Body order can be extremely offensive to those around us, especially when it is reoccuring and remains untreated. Learn some of the more common causes for odorous neck skin, from the typical to the more complex, and their suggested treatments.
A typical cause for neck skin odor is excessive sweat mixed with bacteria. This type of body odor is easily remedied by a warm soapy bath or shower, and the application of fragrance to the affected areas. When daily showering is not practiced, our bodies become susceptible to the over-development of bacteria. Moist and hairy areas of the body, such as:
- are breeding grounds for bacteria
This bacteria settles into the skin folds until properly treated. Applying antiperspirant instead of deodorant before exercise minimizes underarm and pubic area perspiration. Applying essential body oils to a clean neck minimizes neck odor. Use powder to deter moisture.
- A typical cause for neck skin odor is excessive sweat mixed with bacteria.
- Moist and hairy areas of the body, such as: * neck
* are breeding grounds for bacteria This bacteria settles into the skin folds until properly treated.
Causes of Neck Skin Odor
Ammonia, a more unusual body odor, can be attributed to skin infection 1. According to Dr. Mirkin, Helicobacter, which causes a strong stench of ammonia, is the same bacteria related to stomach ulcers. A blood test is needed to determine if such is the case. Dr. Mirkin states that the human body "strips ammonia from protein," thus causing the smell of ammonia to the skin. The smell of fish emitting from the skin is usually due to the over-consumption of choline from fish products, or liver congestion. The same fungi that causes "jock itch" is also a cause for neck skin odor, as the warm, moist skin folds of the neck are appealing to fungi, according to WebMD 1.
Sebaceous Cysts (keratin bumps)
A more serious cause of odorous skin are sebaceous cysts, also known as epidermis cysts. Sebaceous cysts are small nodules or bumps formed beneath the epidermis, or skin. These lumps are filled with a white, "cheesy-like" protein called "keratin," which produces a foul odor when secreted. The smell becomes even more offensive when infection has settled in the hair follicle, which is the precise formation site of the cyst. These cysts are usually found on the face and neck, but are especially common to the genitalia and other "hairy" sites on the body, as per Wrong Diagnosis. Sebaceous cysts are benign, non-contagious, and are not painful, though often misdiagnosed as malignant tumors. Typically, a cyst may be treated with a warm compress. The affected area should remain both clean and dry, as excessive moisture perpetuates the problem. In complex cases where the cyst has become augmented, and the follicle infected, as evidenced by tenderness and redness, minor (in-office) surgery is required. A steroidal injection may also be recommended.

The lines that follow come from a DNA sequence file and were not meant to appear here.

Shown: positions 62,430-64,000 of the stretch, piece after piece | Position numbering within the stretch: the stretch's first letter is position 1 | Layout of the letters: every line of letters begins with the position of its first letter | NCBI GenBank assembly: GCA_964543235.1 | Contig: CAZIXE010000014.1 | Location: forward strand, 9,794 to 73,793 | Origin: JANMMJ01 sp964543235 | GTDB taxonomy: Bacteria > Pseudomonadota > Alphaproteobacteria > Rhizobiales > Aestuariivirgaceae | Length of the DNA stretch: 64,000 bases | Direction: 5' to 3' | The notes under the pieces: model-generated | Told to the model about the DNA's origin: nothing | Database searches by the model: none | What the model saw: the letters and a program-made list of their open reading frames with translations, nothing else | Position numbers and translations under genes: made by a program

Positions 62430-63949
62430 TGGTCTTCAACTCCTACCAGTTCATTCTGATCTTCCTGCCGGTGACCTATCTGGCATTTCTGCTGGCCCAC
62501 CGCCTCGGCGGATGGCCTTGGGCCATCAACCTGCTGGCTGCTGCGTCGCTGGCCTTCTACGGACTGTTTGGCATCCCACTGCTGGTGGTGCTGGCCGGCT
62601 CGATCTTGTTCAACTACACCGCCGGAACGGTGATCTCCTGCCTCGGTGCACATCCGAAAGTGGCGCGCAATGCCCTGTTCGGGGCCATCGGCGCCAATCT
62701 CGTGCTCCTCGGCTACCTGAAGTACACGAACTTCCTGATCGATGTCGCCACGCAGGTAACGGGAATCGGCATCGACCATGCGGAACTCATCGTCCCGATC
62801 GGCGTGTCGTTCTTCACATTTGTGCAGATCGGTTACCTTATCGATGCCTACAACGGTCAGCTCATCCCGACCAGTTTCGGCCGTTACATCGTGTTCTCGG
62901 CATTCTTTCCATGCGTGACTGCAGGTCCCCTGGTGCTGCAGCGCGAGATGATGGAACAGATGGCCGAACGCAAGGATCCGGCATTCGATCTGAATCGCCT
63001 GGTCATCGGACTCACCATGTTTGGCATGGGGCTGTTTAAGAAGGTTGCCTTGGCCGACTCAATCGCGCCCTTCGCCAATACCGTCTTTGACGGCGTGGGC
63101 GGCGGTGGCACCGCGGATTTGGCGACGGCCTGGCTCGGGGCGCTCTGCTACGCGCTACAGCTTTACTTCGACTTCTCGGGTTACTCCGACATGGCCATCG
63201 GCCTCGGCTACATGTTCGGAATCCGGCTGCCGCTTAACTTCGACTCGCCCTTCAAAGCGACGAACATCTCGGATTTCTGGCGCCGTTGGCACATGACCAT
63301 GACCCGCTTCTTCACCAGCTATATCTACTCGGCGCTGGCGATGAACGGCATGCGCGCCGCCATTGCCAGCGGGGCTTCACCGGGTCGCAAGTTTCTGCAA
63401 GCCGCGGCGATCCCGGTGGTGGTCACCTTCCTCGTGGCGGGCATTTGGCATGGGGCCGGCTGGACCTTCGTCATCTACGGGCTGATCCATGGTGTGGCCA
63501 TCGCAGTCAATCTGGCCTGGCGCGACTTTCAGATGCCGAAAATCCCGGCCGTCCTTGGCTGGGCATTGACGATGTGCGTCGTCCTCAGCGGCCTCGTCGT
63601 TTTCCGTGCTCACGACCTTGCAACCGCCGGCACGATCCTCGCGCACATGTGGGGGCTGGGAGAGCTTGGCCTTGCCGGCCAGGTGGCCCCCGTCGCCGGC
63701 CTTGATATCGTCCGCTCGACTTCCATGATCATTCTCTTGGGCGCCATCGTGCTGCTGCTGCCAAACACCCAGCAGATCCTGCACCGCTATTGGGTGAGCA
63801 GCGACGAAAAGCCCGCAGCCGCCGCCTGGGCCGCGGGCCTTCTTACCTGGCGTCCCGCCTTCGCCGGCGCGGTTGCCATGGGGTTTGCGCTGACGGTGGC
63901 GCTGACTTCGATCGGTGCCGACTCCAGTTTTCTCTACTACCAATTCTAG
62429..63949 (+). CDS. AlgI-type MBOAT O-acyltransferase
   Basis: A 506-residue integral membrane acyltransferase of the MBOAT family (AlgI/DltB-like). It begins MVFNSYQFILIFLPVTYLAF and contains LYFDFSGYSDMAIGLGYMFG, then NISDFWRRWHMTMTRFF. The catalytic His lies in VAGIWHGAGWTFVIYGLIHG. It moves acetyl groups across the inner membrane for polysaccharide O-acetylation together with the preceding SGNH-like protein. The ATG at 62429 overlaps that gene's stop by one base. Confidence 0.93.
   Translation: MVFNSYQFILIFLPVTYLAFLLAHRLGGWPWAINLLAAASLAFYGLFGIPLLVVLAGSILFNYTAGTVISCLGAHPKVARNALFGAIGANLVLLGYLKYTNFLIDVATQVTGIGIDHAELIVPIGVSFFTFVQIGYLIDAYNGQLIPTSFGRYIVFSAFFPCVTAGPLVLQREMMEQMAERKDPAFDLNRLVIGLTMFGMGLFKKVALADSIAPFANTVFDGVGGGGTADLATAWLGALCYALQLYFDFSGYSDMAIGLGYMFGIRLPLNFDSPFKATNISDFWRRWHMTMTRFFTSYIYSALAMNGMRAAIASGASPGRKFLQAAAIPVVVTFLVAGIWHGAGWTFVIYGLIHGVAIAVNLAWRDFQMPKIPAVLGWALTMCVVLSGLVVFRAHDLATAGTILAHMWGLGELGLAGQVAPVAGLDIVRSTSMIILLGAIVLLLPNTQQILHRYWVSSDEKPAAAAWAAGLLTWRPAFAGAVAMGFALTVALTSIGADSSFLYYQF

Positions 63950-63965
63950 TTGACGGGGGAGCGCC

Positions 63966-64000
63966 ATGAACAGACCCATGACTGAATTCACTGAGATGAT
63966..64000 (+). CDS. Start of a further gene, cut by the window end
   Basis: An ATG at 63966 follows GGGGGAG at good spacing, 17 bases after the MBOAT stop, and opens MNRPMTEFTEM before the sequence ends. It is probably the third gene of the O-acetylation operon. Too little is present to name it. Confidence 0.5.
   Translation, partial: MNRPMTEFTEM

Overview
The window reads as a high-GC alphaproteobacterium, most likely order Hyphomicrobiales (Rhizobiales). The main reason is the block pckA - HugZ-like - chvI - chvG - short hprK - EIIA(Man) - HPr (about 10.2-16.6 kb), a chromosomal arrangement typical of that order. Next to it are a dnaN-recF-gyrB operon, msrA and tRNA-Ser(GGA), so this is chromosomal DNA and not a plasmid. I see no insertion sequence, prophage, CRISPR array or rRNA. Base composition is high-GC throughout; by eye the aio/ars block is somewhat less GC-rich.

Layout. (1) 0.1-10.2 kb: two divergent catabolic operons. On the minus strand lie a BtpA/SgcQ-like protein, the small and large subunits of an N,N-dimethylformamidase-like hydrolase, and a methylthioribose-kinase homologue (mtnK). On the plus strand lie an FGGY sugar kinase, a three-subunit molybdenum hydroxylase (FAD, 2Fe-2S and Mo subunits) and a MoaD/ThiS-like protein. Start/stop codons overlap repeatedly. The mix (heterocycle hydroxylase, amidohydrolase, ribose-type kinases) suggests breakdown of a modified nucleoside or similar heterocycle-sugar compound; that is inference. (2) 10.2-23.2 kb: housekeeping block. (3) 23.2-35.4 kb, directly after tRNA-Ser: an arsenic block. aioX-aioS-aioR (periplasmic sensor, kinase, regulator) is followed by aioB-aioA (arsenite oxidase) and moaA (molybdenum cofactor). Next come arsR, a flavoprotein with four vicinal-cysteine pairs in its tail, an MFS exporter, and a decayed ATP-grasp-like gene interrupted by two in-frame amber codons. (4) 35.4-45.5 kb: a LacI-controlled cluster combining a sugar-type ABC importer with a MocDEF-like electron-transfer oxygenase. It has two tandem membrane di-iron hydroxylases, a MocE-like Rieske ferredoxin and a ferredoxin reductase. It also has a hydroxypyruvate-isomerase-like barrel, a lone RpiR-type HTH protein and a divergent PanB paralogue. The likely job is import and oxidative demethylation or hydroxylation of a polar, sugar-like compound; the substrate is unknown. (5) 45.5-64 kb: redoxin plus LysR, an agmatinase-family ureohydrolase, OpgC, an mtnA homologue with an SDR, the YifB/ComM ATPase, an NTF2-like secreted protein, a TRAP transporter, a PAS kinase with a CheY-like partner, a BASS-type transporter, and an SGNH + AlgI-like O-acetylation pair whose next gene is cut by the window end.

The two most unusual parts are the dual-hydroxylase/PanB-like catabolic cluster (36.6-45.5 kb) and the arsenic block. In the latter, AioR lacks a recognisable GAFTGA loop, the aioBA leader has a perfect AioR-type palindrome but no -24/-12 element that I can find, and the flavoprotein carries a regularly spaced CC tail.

- A more serious cause of odorous skin are sebaceous cysts, also known as epidermis cysts.
- These cysts are usually found on the face and neck, but are especially common to the genitalia and other "hairy" sites on the body, as per Wrong Diagnosis.
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- WebMD: Skin/Neck Infection
- Gabe Mirkin, M.D.
- Zito PM, Scharf R. Cyst, epidermoid (sebaceous cyst). StatPearls. Updated May 15, 2018.
- Hoang VT, Trinh CT, Nguyen CH, Chansomphou V, Chansomphou V, Tran TTT. Overview of epidermoid cyst. European Journal of Radiology Open. doi:10.1016/j.ejro.2019.08.003
- Sempowski IP. Sebaceous cysts. Ten tips for easier excision. The College of Family Physicians of Canada. 2006;52(3):315-317. PMID: 16572575
- Johns Hopkins Medicine. Sebaceous cysts. 2019.
- Garcia-Zuazaga J, Ke MS, Willen M. Epidermoid cyst mimicry: report of seven cases and review of the literature. The Journal of Clinical and Aesthetic Dermatology. 2009;2(10):28-33. doi:10.1016/j.jaad.2016.07.013
- Weir CB, St.Hilaire NJ. Epidermal inclusion cyst. StatPearls. Updated August 11, 2020.
- Song SW, Burm JS, Yang WY, Kang SY. Minimally Invasive Excision of Epidermal Cysts through a Small Hole Made by a CO2 Laser. Arch Plast Surg. 2014;41(1):85-8. doi:10.5999/aps.2014.41.1.85
- Goldstein BG, Goldstein AO. Overview of Benign Lesions of the Skin. In: UpToDate, Dellavalle RP (Ed), UpToDate, Waltham, MA. doi:10.3889/oamjms.2018.027
- Higgins JC, Maher MH, Douglas MS. Diagnosing Common Benign Skin Tumors. Am Fam Physician. 2015 Oct 1;92(7):601-07. PMID: 26447443
Kay Jenkins has been writing faith-related articles since 1996. Her articles have appeared in the "Twin Visions" weekly newspaper and Candler Women's "Celebrating Our Stories." She has written for several syndicated e-zines and books on demand. Jenkins holds dual master's degrees in divinity and theology from Emory University. She also has a Bachelor of Arts in sociology from Rutgers University.